The Confidence Bank

There are people who seem to brim with confidence. Lack of experience or knowledge is no barrier to giving something a go, self-belief seemingly overcoming any other limitation. Oh, how I envy them.

It is a relief that in the last decade or so, I have been making regular deposits in my confidence bank. This idea was mentioned in passing by one of my managers at the time. I had changed roles at work, moving into a managerial position. Consistent with my personality, there was some self-flagellation going on in my head as I didn’t think I was performing as well as I could be. My expectations are usually higher than anything imposed upon me externally. The circumstances around the comment elude me now, but after some small success, my manager had said that this win was a deposit to the confidence bank.

This may have been a passing comment but it resonated with me, and it started me thinking differently about the successes in life, both large and small. These successes are not limited to my working life; they can be wins or good moments in relationships, family situations or creative endeavours. It is perhaps similar to a gratitude journal in that if you take the time to notice, appreciate and recognise your wins, they can stand you in good stead when the road is a little rocky, or if you need to do something outside of your experience.

Recently I was asked to do some public speaking. It was a short speech in front of about 150 people. I can hold my own in the talking stakes but getting up on a stage with a microphone in front of me and a sea of faces? When I was asked, I said yes with minimal hesitation. How hard could it be? As the event drew closer the little niggles of doubt wiggled into my subconscious. What if I fluffed the lines? Said something wrong? Tripped over my tongue or my feet, embarrassed myself somehow?

Then I called upon the confidence bank. I am a capable, competent person. I’m naturally an introvert but I have a job which involves dealing with people from all walks of life. I’ve been told that I’m easy to listen to. I thought about how I have put myself on show in other ways – through writing and other acts of creativity. I could do the speech. And I did. Another deposit for the confidence bank.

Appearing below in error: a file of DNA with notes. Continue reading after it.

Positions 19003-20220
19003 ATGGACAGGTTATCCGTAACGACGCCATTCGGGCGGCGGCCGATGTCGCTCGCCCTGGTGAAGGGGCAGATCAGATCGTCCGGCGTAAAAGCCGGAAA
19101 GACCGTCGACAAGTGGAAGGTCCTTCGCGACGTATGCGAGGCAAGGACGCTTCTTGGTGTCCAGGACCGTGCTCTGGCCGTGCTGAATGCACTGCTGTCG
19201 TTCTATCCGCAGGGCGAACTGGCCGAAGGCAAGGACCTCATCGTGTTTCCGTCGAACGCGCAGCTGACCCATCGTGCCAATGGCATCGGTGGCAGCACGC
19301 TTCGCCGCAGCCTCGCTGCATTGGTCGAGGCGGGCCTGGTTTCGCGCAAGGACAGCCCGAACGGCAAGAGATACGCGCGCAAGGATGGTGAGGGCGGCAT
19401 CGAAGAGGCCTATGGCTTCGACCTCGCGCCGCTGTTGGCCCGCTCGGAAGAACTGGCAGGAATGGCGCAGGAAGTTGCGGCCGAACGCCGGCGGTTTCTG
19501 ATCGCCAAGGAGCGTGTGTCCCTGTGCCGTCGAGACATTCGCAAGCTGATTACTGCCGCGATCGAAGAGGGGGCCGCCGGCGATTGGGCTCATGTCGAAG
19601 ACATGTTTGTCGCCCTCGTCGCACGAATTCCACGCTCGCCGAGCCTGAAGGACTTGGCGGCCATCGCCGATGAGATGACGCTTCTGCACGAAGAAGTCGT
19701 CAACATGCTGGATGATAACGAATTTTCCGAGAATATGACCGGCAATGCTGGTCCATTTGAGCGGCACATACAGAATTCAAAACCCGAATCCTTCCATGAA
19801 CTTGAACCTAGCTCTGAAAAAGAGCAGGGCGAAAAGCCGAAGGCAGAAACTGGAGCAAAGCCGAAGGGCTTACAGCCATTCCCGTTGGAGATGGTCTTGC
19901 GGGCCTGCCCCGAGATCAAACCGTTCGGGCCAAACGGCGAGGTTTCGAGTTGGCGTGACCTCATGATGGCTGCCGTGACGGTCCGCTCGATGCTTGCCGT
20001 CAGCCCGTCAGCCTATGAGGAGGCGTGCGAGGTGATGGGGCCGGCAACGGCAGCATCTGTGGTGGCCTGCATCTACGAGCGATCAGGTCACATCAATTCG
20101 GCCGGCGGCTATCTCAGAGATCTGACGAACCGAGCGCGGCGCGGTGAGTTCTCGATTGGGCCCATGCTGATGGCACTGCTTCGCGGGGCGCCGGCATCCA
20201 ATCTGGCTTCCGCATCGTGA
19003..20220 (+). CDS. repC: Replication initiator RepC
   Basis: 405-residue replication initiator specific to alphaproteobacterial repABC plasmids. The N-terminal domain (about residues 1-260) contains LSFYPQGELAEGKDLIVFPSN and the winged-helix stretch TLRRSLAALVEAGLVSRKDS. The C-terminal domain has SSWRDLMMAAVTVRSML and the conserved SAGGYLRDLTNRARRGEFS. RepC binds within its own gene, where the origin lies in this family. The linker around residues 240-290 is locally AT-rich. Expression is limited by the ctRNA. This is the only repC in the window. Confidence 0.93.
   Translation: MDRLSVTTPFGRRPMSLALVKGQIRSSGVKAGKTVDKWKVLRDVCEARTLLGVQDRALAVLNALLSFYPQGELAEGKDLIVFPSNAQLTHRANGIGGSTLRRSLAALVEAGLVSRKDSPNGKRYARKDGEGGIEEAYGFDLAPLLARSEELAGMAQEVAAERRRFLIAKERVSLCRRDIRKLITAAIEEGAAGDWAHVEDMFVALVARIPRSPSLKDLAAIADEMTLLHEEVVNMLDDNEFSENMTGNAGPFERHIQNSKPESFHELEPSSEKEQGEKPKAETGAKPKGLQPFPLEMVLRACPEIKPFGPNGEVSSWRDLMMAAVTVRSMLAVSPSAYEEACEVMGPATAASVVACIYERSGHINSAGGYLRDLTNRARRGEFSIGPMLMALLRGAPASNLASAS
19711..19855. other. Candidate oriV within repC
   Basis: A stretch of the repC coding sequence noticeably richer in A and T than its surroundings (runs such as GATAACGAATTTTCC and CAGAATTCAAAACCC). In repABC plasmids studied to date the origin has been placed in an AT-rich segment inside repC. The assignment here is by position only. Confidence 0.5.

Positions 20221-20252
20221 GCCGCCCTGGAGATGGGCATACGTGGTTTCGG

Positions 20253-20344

How do you overcome self-doubt?

[Photo: Bank building at Strathalbyn, South Australia]

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14 thoughts on “The Confidence Bank

  1. Generally I commit to things when I am feeling more positive/confident and they are, or seem to be, distant. The self-doubt creeps in slowly over time but by then I’m usually committed to it and then feel relieved when it all turns out OK. Turning out OK should decrease my self-doubt the next time, but in practice for me it doesn’t. My confidence bank has a hole in it, or at least a few fraudulent direct debits. Perhaps the most helpful thing for me is support; others believing in me when I don’t. That’s not a great position to be in as the support of others is not guaranteed and what if one day there is no-one there? But for most people that is important to one degree or another.

    • You’ve put confidence into context for me – thank you. Leading up to the event I did have people say that it would all be fine, and those little cheers of support definitely helped to slay my usual self-doubt. A bit of nervousness isn’t a bad thing, but knowing that others thought I could do it helped me convince myself. And I like your line about fraudulent direct debits – beautifully put! Thanks!